01 June 2017

Remembering Harry Handley

"Statistics are no substitute for judgment."

--Henry Clay

I recently received word that a former colleague and friend, Harry Handley, passed away. 

If I created a list of brilliant people personally known in this life Harry would be at or near the top.  Our meeting not long after I arrived in Orlando in 1982 was providential.  A company I owned, CRA Research Group, was looking for new business and to expand its services.  Prospective clients wanted greater access to database marketing information, and that was Harry's specialty.  

Obituary photo of Harry+Norris Handley, Orlando-Florida
Harry Handley (1939-2014)
Walt Disney Attractions would not be in our bio were it not for Harry's unique problem-solving skills.  His was a cluttered desk but an uncluttered mind.  

A former NASA engineer and research director for ABC network, Harry was a teacher, not just a demographer and statistician.  One of the more important lessons he taught us was to "qualify" quantitative data.  That is, understand the numbers by knowing who or what values those numbers represent.  

Time and again he used the illustration of focusing too much on large numbers (100,000) versus the qualifying characteristics of households, even if a smaller number (10,000) where the potential for profit was greater.   

Why do some businesses believe casting a wider net is better for prospecting?

Because they want to cover all the possibilities. However, that tends to be a misguided approach to marketing, and a costly one.  Attracting the right customers, not chasing the wrong customers, is a better way to go.  (See decision by General Motors' CEO Mary Barra to exit Russia, Europe and India in favor of more profitable markets.)        

My time with Harry pre-dated the Internet and social media.  It was a different era to be sure.  Yet finding the right demographics, household characteristics, and motivations for purchasing remain building blocks for successful marketing campaigns in a digital age.  

A problem with big data is that few know what to do with it.  Algorithms, where computers learn and repeat human behavior, can also magnify misbehavior.  And the automation of reasoning carries risk.   

Therefore, when appropriate, add to data the need for human judgment.

Such was the wisdom of Harry Handley.   


(C) Bredholt & Co.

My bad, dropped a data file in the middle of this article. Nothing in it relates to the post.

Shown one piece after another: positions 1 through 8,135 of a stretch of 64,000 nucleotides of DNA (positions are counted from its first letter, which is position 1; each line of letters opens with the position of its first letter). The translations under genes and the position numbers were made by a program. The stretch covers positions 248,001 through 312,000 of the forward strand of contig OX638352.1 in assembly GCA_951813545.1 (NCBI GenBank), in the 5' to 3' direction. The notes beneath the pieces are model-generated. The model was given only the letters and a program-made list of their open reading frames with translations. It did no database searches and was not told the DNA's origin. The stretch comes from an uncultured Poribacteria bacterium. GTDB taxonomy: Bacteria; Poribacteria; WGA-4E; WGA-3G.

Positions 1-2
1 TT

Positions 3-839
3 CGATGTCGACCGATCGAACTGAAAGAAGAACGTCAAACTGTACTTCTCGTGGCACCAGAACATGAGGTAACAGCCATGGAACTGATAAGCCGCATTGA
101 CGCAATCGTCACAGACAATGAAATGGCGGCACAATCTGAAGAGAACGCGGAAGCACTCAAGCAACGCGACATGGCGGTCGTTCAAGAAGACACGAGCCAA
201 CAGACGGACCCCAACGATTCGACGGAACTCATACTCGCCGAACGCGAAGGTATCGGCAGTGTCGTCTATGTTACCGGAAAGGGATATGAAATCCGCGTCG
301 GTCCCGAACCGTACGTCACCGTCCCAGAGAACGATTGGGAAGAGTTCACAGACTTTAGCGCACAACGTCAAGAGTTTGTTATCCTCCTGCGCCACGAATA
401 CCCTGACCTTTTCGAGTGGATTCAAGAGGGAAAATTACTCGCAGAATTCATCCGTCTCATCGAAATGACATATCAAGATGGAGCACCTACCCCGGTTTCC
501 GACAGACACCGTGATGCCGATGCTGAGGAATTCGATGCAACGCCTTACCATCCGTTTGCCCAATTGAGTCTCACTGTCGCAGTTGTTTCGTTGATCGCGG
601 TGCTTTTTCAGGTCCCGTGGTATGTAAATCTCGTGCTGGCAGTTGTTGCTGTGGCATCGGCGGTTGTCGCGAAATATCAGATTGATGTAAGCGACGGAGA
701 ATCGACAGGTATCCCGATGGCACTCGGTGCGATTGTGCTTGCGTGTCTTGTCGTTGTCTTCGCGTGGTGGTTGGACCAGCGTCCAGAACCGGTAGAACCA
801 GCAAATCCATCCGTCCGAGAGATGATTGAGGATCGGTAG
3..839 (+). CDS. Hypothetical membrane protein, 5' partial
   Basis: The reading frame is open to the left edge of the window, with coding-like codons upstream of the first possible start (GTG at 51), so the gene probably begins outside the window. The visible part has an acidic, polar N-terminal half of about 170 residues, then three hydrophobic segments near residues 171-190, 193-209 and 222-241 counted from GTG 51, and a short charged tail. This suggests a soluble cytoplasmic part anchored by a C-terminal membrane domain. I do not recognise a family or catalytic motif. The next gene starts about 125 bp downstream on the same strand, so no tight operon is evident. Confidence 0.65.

01 May 2017

Making a Course Correction

"If you do not change direction, you may end up where you are heading."

--Lao Tzu

When should CEOs change strategy?   

In his book, "Strategic Thinking," George Morrisey suggests that "you change strategy whenever you determine that the one you are following is no longer likely to lead you in the appropriate direction."

Image result for images of corporate change

Organizations tend to change direction for one or more of the following reasons:

  • To pursue new opportunities
  • Fill performance gaps
  • Take advantage of new technology
  • New ownership or management
  • Respond to crises  

For some it's a matter of corporate A.D.D.--they can't stay in one place very long.

Regardless of why revisions are made, living in a digital world may shorten the lifespan of your business model (i.e., assumptions about how you plan to make money).

What can we learn from the evolution of strategies?

The bumpy road ahead

One example of how bad things were during the "great recession" ten years ago was the disastrous condition of the U.S. auto industry.  At the end of 2008 Ford Motor Company was just months from running out of cash. Congress threw the three major auto makers a taxpayer lifeline. General Motors, and what is now Fiat Chrysler, decided on a bailout. Ford chose to save itself. Even mortgaging its blue Ford oval.  

Image result for ford oval image

Alan Mulally arrived at Ford in 2006 from Boeing Commercial Airplanes where he was CEO. After an assessment of the situation he and others put together a strategy around unifying global operations, transforming a lackluster product lineup, and changing a culture of infighting and backstabbing.   This strategic roadmap, created in crisis during the now celebrated "Thursday" meetings, was not only designed to save the company but keep Ford in the hands of the Ford family.  

"One Ford" was the mantra under which employees carried out what has been described as one of the greatest comebacks in business history.

Why change Ford's strategy?

With the rise of electric and self-driving vehicles, Mr. Mulally's successor, Mark Fields, is doubling down on a "Two Fords" strategy recasting the company as an auto maker and transportation services provider.

The single mission and message of former CEO Mulally ("One Ford") is moving to a broader mission aimed at taking on new Silicon Valley competitors such as Tesla Motors, Alphabet's Google, and now, Apple.  Rumors of Amazon getting into self-driving automobiles are beginning to surface as well.

Tesla delivered 76,230 electric vehicles in 2016, is losing money, yet has a market cap of $53 billion, more than GM ($49 billion) and Ford ($44 billion), as investors are treating Tesla as a tech business, not a manufacturer.

All major auto companies, including Ford's crosstown rivals GM and Fiat Chrysler, are hedging their bets on what they believe is likely to be a very different transportation future, one not imagined in Detroit a decade ago.